• [0004]
    PRAM (Phase Change Access Memory) devices (also known as Ovonic memory devices) use phase change materials (PCMs) that can be electrically switched between an insulating amorphous and conductive crystalline state for electronic memory application. Typical materials suited for these applications utilize various chalcogenide (Group VIB) and Group VB elements of the periodic table (e.g., Te, Po, and Sb) in combination with one or more of In, Ge, Ga, Sn, or Ag (sometimes referred to herein as a “phase change alloy”). Particularly useful phase change alloys are germanium (Ge)-antimony (Sb)-tellurium (Te) alloys (GST alloys), such as an alloy having the formula Ge2Sb2Te5. These materials can reversibly change physical states depending on heating/cooling rates, temperatures, and times. Other useful alloys include indium antimonite (InSb). The memory information in PRAM is preserved with minimal loss through the conductive properties of the different physical states.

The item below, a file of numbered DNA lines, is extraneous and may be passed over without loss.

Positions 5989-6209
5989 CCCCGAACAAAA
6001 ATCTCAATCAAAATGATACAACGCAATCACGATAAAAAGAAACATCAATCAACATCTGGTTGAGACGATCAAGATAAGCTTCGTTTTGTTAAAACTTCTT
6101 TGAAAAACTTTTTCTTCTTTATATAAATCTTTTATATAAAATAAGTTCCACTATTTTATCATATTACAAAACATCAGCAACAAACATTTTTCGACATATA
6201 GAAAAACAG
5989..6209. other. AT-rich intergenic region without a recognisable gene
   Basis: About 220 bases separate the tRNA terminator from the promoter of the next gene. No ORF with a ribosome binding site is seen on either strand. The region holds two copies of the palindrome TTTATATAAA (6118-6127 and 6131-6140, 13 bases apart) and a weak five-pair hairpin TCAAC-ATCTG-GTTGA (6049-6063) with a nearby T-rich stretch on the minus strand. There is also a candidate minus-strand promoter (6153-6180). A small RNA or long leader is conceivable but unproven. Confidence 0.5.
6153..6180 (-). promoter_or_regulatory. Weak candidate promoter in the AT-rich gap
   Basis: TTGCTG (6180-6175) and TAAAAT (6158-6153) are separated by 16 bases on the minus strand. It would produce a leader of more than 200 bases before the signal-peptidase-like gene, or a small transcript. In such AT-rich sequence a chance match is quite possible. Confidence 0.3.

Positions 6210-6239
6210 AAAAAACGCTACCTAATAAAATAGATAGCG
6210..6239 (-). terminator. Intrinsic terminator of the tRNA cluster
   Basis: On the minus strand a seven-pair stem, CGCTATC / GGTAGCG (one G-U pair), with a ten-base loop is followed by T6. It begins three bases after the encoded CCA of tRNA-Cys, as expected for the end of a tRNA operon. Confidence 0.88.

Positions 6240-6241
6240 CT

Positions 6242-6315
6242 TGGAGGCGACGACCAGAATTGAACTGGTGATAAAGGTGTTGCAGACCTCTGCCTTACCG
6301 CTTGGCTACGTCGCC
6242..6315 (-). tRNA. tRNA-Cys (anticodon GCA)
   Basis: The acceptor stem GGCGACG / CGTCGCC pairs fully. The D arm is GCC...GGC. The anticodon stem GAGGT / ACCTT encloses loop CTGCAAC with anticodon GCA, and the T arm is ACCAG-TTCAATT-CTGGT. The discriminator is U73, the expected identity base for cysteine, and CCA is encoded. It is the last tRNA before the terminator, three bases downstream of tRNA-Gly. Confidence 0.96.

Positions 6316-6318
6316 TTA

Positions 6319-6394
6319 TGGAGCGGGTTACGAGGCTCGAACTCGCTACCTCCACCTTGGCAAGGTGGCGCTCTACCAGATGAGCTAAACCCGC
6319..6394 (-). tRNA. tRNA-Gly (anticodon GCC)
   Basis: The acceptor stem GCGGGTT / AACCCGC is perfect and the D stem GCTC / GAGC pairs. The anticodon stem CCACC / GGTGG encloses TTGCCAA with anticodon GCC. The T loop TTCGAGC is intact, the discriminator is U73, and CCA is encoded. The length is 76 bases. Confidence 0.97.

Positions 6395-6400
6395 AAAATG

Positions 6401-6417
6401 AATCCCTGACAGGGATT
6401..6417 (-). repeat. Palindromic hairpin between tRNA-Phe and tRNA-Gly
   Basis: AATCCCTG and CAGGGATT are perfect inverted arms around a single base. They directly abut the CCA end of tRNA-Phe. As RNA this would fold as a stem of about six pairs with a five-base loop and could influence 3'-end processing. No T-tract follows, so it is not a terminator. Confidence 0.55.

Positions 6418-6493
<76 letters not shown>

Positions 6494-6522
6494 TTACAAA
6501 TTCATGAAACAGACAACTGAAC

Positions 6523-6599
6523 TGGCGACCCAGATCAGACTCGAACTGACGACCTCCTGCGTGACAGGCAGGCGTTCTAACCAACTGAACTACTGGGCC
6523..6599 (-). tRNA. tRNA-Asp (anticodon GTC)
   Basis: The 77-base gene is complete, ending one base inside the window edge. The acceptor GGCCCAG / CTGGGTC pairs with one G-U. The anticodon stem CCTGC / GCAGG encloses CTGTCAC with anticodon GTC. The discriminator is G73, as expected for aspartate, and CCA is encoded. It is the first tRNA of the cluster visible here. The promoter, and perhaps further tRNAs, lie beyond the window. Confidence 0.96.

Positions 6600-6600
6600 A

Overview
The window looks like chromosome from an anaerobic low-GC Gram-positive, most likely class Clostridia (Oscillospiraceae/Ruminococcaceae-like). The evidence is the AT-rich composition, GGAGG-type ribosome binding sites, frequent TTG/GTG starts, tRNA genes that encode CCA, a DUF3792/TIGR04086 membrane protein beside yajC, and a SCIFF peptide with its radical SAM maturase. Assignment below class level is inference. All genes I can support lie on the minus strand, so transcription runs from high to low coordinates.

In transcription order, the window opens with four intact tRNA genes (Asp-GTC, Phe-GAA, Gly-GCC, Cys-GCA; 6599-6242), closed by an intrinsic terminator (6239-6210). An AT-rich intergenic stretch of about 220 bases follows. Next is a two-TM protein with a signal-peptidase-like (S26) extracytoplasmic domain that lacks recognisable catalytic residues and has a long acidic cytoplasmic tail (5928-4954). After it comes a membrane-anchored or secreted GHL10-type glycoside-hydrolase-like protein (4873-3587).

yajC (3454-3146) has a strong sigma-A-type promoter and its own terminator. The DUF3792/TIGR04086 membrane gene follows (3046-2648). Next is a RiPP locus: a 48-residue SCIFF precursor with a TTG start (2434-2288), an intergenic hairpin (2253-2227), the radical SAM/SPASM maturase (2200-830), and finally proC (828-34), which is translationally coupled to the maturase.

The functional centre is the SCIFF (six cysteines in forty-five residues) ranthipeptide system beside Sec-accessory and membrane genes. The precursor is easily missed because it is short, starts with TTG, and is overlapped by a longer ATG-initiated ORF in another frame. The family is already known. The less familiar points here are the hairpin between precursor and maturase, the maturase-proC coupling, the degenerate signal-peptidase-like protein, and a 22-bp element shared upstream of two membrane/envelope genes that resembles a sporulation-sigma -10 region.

• [0005]
    Compositions and methods for chemical-mechanical polishing (CMP) the surface of a substrate are well known in the art. Polishing compositions (also known as polishing slurries, CMP slurries, and CMP compositions) for CMP of metal-containing surfaces of semiconductor substrates (e.g., integrated circuits) typically contain an oxidizing agent, various additive compounds, abrasives, and the like.
  • [0006]